BAE Systems to build electronic warfare systems to protect special-operations turboprop aircraft
ROBINS AIR FORCE BASE, Ga., 11 Jan. 2017. Electronic warfare (EW) experts at BAE Systems will provide RF countermeasures systems to help U.S. special-operations C-130J turboprop aircraft evade and jam enemy radar systems.
Officials of the U.S. Air Force Life Cycle Management Center at Robins Air Force Base, Ga., announced a $67.7 million order Tuesday to the BAE Systems Electronic Systems segment in Nashua, N.H., to provide radio frequency (RF) countermeasures systems for special operations C-130J four-engine turboprop aircraft.
The aircraft involved are the AC-130J Ghostrider close-air-support plane and the MC-130J Commando II, which is designed to fly covertly at night for special forces refueling, infiltration, exfiltration, and resupply.
This order calls for BAE Systems to design, build, and test airborne EW systems to enable special-operations C-130J aircraft to detect, identify, locate, deny, degrade, disrupt, and defeat enemy radar systems during special-operations missions.
In addition to BAE Systems, the Northrop Grumman Corp. Mission Systems segment in Linthicum, Md., also is developing EW systems for the AC-130J and MC-130J aircraft. The two companies could split as much as $400 million over the life of this program.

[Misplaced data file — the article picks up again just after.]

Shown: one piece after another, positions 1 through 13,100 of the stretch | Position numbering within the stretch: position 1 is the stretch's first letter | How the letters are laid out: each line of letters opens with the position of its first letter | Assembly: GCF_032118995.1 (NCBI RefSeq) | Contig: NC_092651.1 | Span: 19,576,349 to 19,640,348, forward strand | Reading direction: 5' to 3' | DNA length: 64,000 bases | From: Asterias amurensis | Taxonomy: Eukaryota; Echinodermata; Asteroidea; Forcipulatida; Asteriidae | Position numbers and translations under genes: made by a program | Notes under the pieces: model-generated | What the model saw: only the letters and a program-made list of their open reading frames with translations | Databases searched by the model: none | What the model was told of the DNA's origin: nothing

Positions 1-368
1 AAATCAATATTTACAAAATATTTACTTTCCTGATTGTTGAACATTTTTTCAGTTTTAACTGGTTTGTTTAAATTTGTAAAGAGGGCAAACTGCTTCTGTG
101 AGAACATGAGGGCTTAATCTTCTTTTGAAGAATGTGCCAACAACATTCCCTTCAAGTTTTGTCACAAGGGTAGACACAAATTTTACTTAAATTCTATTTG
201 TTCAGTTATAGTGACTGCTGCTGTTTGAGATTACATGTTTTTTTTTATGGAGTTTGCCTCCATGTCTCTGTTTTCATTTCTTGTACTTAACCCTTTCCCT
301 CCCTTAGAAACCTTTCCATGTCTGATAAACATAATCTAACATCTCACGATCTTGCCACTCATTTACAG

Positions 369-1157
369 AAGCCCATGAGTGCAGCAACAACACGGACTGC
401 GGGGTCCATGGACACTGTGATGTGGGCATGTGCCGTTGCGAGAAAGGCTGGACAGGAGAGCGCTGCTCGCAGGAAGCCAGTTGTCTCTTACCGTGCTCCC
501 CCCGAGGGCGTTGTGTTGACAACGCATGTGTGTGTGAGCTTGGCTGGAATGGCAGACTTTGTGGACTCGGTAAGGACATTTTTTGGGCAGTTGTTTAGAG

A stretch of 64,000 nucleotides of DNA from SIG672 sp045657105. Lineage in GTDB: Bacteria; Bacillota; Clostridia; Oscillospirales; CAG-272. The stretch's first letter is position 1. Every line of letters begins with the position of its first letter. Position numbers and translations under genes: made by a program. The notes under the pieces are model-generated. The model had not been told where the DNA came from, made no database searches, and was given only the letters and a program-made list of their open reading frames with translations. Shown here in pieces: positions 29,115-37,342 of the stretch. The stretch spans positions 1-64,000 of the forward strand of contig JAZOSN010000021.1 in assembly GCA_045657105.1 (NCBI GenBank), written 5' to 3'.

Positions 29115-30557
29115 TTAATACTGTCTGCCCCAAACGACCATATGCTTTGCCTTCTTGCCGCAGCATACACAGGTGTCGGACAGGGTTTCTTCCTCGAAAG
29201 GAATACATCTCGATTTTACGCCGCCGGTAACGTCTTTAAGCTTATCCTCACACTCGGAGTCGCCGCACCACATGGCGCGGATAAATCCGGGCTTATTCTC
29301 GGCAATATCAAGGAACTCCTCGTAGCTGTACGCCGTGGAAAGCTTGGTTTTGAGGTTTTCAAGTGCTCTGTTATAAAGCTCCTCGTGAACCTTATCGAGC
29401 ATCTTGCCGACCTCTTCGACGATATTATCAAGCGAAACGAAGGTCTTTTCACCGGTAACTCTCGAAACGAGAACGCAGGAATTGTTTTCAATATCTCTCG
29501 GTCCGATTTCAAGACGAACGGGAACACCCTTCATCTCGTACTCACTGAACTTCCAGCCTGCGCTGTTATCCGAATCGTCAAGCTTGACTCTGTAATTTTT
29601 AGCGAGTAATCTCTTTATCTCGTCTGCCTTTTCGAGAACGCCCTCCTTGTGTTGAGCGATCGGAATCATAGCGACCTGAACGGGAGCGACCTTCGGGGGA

BAE Systems won its original $22.4 million development contract for the AC-130J and MC-130J EW systems in November 2015. Four companies bid on that job, with BAE Systems and Northrop Grumman chosen for follow-on development.
The Air Force Life Cycle Management Center awarded the original contract and Tuesday's order on behalf of U.S. Special Operations Command at MacDill Air Force Base, Fla.
The AC-130J Ghostrider's primary missions are close air support, air interdiction and armed reconnaissance. Close air support missions include troops in contact, convoy escort and point air defense. The Ghostrider carries a 105-millimeter cannon, 30-millimeter cannon, as well as smart munitions like the GBU-39 Small-Diameter Bomb and the AGM-176 Griffin missile.
The MC-130J Commando II, meanwhile, performs clandestine, or low-visibility low-level air refueling missions for special operations helicopters and tiltrotor aircraft, and infiltration, exfiltration, and resupply of special operations forces.
The Commando II primarily flies missions at night to reduce probability of visual acquisition and intercept by enemy aircraft and air defenses. Its secondary mission includes the airdrop of leaflets.
On this order BAE Systems will do the work in Nashua, N.H., and should be finished by August 2023. For more information contact BAE Systems Electronic Systems online at www.baesystems.com, or U.S. Special Operations Command at www.socom.mil.
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